You could try to show how that specific scenario has problems that you think are of concern. — Andrew M
Everett’s scientific journey began one night in 1954, he recounted two decades later, “after a slosh or two of sherry.” He and his Princeton classmate Charles Misner and a visitor named Aage Petersen (then an assistant to Niels Bohr) were thinking up “ridiculous things about the implications of quantum mechanics.” During this session Everett had the basic idea behind the many-worlds theory, and in the weeks that followed he began developing it into a dissertation.
your quote explicitly does not exclude a finite number of branches — Andrew M
the universe proper need not be limited to what can be directly seen — Andrew M
branching does not entail more than one universe. — Andrew M
MWI's main conclusion is that the universe (or multiverse in this context) is composed of a quantum superposition of very many, possibly even non-denumerably infinitely many, increasingly divergent, non-communicating parallel universes or quantum worlds
Get a copy of the Tao te Ching. — T Clark
even if the alleged miracles are not on quite as firm a footing as the Church may suppose (it doesn't help that the Church picks its own supposedly skeptical peer-reviewers in the form of a "Devil's Advocate;" I don't know if that practice has fallen by the wayside), you will note that the Church here at least aspires to employ scientific rigor in its investigations of purportedly supernatural or sacred phenomena, contra those (including perhaps yourself) who might insist that such matters are not for science. — Arkady
If a sick person recovers through prayer and without medicine, that’s nice, but not a miracle. She had to be sick or dying despite receiving the best of care. The church finds no incompatibility between scientific medicine and religious faith; for believers, medicine is just one more manifestation of God’s work on earth.
Perversely then, this ancient religious process, intended to celebrate exemplary lives, is hostage to the relativistic wisdom and temporal opinions of modern science. Physicians, as nonpartisan witnesses and unaligned third parties, are necessary to corroborate the claims of hopeful postulants. For that reason alone, illness stories top miracle claims. I never expected such reverse skepticism and emphasis on science within the church.
Not all investigation involves detecting the putative cause of a phenomenon directly: sometimes just its historical traces are examined. For instance, sometimes impactors strike the Earth, and are vaporized completely, meaning their characteristics have to be inferred from the marks they've left behind. — Arkady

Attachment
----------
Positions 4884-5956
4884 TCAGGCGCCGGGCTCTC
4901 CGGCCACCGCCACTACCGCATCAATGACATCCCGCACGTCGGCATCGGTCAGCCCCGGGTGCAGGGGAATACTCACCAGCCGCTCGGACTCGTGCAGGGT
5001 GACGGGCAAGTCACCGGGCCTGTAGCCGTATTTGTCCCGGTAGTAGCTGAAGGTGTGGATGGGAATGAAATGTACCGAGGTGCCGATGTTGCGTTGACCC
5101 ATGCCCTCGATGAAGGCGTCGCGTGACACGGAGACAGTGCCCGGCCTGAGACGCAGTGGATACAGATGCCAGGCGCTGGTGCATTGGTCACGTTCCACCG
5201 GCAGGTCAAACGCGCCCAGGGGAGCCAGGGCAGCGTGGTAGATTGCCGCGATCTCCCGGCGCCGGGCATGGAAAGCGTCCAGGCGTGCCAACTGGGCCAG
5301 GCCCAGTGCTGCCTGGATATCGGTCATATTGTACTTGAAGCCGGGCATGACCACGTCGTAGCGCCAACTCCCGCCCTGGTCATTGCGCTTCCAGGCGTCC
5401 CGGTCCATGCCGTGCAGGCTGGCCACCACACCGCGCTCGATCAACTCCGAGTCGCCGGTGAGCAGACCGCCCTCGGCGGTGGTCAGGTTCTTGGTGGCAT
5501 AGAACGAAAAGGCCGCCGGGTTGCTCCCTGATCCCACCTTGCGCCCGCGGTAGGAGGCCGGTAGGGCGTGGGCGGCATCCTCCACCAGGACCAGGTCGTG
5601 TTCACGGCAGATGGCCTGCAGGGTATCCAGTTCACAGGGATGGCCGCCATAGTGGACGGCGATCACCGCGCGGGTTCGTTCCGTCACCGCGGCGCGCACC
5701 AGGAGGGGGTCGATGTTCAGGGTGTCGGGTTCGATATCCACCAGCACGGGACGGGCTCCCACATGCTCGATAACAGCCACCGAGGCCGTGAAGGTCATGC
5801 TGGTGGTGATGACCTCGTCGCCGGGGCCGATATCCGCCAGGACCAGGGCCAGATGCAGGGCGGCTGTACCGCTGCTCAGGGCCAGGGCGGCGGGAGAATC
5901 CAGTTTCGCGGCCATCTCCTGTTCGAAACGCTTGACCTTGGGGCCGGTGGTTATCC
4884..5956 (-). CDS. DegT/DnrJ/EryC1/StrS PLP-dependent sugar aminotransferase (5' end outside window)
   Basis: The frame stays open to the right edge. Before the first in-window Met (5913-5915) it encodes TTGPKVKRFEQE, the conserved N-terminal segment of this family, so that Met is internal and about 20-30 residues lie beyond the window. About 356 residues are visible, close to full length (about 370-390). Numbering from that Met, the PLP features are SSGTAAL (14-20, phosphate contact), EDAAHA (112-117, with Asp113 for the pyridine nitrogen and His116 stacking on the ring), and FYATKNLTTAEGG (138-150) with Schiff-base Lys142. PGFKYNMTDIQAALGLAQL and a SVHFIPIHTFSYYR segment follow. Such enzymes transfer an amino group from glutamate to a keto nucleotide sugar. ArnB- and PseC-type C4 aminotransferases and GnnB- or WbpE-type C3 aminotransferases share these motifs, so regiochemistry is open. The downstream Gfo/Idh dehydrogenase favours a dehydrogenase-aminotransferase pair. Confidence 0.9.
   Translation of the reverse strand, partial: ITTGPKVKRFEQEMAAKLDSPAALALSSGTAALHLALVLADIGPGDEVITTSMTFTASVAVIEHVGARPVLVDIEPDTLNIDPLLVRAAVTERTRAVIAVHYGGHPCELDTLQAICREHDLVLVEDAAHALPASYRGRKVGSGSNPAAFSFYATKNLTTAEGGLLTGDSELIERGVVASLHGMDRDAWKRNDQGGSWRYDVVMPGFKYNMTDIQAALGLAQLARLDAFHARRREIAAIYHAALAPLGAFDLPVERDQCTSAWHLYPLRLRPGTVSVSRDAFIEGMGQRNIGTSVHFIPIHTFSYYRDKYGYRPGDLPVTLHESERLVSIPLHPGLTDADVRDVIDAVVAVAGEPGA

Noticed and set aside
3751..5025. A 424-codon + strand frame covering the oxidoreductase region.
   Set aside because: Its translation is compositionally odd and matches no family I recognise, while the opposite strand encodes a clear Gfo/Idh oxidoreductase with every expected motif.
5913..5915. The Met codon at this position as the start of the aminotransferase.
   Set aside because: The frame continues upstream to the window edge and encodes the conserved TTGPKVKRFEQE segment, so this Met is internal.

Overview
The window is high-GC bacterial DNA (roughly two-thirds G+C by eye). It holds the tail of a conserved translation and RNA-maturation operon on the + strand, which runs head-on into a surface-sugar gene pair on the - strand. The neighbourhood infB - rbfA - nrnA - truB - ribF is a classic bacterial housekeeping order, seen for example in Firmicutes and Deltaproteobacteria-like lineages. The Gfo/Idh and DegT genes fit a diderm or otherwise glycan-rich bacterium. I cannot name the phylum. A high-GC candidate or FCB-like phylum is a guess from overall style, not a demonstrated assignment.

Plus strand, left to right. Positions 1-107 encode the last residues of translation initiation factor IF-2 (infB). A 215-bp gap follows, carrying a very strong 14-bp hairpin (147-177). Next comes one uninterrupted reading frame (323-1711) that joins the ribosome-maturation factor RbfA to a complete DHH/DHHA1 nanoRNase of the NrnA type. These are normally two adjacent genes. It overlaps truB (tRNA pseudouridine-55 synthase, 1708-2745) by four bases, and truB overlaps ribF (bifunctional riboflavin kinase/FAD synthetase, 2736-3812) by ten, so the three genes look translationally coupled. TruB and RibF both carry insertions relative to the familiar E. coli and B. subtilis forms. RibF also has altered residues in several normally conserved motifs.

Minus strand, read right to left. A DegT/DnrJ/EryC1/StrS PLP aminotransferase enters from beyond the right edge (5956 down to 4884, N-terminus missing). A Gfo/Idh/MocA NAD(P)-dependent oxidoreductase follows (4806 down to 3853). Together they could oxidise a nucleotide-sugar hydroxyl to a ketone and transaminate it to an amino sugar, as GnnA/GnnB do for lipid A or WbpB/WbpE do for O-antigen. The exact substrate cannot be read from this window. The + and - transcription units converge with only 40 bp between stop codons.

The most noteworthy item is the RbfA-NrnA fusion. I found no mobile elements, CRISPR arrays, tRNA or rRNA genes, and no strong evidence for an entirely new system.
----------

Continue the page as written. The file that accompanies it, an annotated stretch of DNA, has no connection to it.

For instance, some believers appeal to God to intercede on their behalf and on behalf of others, including with regard to health. It is perfectly valid to investigate whether those who receive prayers for God's intercession in their disease have better health outcomes than those who receive no such prayers. This experiment has been performed, and found no statistically relevant difference. — Arkady
certainly am not a religious historian, but it is my understanding that the Protestant Revolution was about the belief that you didn't need to go through priests to have a relationship with God. — T Clark
I thought it might be worthwhile to start a thread asking how some people can believe in 'God'. — dclements
Anyways, my point is that many Christians who believe they have some direct access to 'God' are about as crazy as C.C Lewis said about someone who tried to claimed they where a fried egg — dclements
here have been many empirical arguments which purported to demonstrate the existence of God. The entire body of literature on the arguments from design, arguments from fine-tuning, natural theology, intelligent design creationism, and biblical archeology all, in some form or another, seek to provide evidence for the existence of God and (in cases) the veracity of the Bible. — Arkady
For the simple reason that 'to speak of' is to locate within the realm of phenomena,
Or to go from non-being into being. To be created. — T Clark
"The Tao that can be spoken is not the eternal Tao." — T Clark
They imply one universe with a (possibly finite) number of branches in superposition. — Andrew M
These postulates don't imply God playing dice, spooky action at a distance or consciousness-created reality. — Andrew M
The discomfort that I feel is associated with the fact that the observed perfect quantum correlations seem to demand something like the "genetic" hypothesis. For me, it is so reasonable to assume that the photons in those experiments carry with them programs, which have been correlated in advance, telling them how to behave. This is so rational that I think that when Einstein saw that, and the others refused to see it, he was the rational man. The other people, although history has justified them, were burying their heads in the sand. I feel that Einstein's intellectual superiority over Bohr, in this instance, was enormous; a vast gulf between the man who saw clearly what was needed, and the obscurantist. So for me, it is a pity that Einstein's idea doesn't work. The reasonable thing just doesn't work.
Twenty or twenty-five years ago, I started reading books about a different way of seeing the world. I read Alan Watts descriptions of eastern religions and philosophies. When I read the Tao te Ching, I felt a sense of recognition, both from a philosophical and an emotional perspective. I’ve thought about it a lot over the years and read the book probably twenty times. — T Clark
When I was younger, the idea that the world can be perfectly predicted if we know where everything is and where it is going at one moment in time was really attractive. — T Clark